So, herewith some thoughts...
My assumption here is that the "unorganized militia" will basically be a well-armed, equipped, and trained neighborhood watch. Anything larger (city- or county-wide) would pretty much cease to be "unorganized."
So, what do I mean by "unorganized"? I don't think it means "disorganized" so much as "informally organized"; like a neighborhood watch, there will be people who take responsibility for things like putting together meetings, for example, but there is no official organization or hierarchy. To take a local example, the Seattle suburb Renton may have the "Renton Rangers", but they will not have battalions, companies and platoons commanded by colonels, captains, and lieutenants.
Probably, if someone tries to establish any such thing there will soon be a rival Renton militia...
I do think a neighborhood watch model works best for this, since the primary role will be emergency/disaster response, internal security, and homeland defense. There will probably be at least a semi-official relationship with the local city and/or county Emergency Management Office. (I would suggest that part of the requirement would be completion of CERT training.) There would be a roster, and the members might agree on a uniform--cap and vest?--but any given event will have members missing because they had to work, or the honey-do list was too long, or the kid wanted to go fishing...
In fact, I think it highly likely that militia members will see more use in natural or man-made disasters or emergencies than in responding to an enemy attack or civil unrest. (Ignoring that a terrorist attack is now defined "man-made disaster.")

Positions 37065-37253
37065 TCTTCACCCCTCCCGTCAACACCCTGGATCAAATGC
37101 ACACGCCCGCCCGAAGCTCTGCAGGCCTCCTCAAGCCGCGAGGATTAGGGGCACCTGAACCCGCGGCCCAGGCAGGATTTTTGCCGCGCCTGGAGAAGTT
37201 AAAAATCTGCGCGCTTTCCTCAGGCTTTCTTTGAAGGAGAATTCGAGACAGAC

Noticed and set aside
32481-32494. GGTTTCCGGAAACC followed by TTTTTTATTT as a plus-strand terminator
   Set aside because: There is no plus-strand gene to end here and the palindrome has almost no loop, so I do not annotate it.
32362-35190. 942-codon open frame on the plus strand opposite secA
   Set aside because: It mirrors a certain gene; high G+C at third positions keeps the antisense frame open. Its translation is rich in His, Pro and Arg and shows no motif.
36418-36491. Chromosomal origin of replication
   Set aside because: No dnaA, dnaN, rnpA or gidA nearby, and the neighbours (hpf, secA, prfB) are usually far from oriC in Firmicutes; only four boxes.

Another point is that there is no statutory coverage for the Unorganized Militia until Titles 10 or 32 of the United States Code.
Anyway. The title of this post breaks down the three basic necessities of any military unit; while an unorganized (or even an organized one) is not usually considered to be exactly "military", and an unorganized militia will be operating close to home, these needs still apply.
*Move: While, for individual members, this would seem to require physical fitness, frankly, I see no reason why a citizen volunteer who needs braces or a power chair to get around couldn't serve as well.
- There is certainly no PT test required for membership in a neighborhood watch, nor to participate in CERT training, or for membership in an amateur radio ARES/RACES group.
- The individual member may not move so well, but that does not mean that he or she has nothing to contribute, nor that the group as a whole can't get around.